Salton

24 May 19
The Things We Do For Fun

It’s a strange this how we get used to a certain way of life. After 11 months of travelling with Karen, and the last five of that having al but just each other to talk to due to our lack of Spanish, it was just the way it was. So saying goodbye to Karen as […]

23 May 19
GIFT REGISTER

Enjoy the perfect traditional cup of coffee without leaving the comfort of your own home. Perfect for coffee enthusiasts, the Salton Cordless Percolator brews 4 to 10 cups of robust, hot and flavorful coffee. The keep warm feature keeps your coffee at the perfect temperature and automatically shuts off after 2 hours and the reusable brew basket saves you the cost of paper filters. With its attractive design and stainless steel body, the Cordless Percolator is perfect for entertaining a cool touc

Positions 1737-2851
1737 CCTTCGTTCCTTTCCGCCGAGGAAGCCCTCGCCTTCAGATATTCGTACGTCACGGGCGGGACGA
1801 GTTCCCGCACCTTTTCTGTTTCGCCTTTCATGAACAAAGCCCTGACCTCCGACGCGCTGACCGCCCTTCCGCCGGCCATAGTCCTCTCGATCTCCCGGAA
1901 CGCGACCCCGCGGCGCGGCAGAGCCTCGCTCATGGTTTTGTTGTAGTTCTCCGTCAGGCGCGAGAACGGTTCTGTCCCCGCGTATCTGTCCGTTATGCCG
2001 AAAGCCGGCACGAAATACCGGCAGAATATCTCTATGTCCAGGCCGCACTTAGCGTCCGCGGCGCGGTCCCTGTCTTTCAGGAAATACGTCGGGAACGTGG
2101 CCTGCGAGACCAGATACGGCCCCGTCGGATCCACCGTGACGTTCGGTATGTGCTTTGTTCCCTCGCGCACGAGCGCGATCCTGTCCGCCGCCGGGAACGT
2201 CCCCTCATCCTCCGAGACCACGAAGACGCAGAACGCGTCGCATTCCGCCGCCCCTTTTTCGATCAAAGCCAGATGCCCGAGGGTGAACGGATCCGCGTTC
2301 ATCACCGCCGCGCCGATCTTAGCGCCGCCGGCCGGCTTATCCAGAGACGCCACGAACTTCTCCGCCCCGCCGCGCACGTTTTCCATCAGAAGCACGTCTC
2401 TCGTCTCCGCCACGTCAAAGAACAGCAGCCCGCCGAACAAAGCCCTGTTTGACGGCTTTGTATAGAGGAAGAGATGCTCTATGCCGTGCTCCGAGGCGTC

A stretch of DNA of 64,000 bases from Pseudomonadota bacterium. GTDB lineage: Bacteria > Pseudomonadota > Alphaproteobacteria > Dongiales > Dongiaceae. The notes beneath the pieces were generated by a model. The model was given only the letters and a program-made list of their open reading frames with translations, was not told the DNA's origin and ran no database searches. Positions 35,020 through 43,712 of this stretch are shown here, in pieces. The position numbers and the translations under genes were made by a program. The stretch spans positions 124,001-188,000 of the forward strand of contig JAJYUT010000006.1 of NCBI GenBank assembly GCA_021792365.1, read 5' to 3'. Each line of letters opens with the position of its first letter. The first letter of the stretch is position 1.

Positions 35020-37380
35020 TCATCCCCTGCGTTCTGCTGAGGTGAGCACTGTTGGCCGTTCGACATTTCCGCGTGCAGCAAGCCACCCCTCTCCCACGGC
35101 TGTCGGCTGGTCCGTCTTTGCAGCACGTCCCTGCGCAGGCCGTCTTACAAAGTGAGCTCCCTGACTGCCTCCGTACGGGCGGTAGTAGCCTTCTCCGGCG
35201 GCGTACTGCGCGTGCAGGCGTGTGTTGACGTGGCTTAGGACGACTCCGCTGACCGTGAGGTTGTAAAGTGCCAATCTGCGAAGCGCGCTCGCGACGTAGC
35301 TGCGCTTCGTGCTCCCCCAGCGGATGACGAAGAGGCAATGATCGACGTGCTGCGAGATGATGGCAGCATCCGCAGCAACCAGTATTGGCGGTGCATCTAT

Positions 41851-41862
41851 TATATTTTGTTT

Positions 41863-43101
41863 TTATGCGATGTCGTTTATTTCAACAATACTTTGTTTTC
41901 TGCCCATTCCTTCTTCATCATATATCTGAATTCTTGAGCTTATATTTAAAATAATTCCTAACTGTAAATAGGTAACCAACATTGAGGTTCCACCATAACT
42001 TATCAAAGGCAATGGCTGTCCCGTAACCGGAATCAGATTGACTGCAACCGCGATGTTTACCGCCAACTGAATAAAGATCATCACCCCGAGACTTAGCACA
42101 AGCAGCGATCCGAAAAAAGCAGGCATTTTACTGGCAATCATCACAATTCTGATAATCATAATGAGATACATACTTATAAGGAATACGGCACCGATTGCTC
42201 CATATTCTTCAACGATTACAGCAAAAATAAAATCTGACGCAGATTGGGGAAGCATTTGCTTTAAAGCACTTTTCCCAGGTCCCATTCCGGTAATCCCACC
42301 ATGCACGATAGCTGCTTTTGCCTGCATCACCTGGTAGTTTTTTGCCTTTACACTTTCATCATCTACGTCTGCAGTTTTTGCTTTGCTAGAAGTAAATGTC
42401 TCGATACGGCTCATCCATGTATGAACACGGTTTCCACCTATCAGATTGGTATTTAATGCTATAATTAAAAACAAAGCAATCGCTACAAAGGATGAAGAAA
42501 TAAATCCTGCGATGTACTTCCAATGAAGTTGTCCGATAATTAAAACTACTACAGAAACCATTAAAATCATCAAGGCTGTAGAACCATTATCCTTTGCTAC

23 May 19
GIFT REGISTER

The Jumbo Java brews a whopping 14 cups of coffee! With a 24-hour programmable timer, you can start every morning with a fresh cup of java. The keep-warm feature keeps your coffee at the perfect temperature and automatically shuts off after 2 hours. With pause and serve you can pour a quick cup of joe […]

23 May 19
Evan Quarnstrom

The story of a challenging mountain climb deep in the desert of California

23 May 19
davidscottmoyer

Image captured in 2015 at Bombay Beach, on the shore of the Salton Sea in California’s Imperial Valley. In 1905, engineers of the California Development Company cut a channel into the bank of the Colorado River, hoping to augment the flow of water to the irrigation canals supplying farms in the Imperial Valley. They miscalculated, […]

23 May 19
Boulder City Review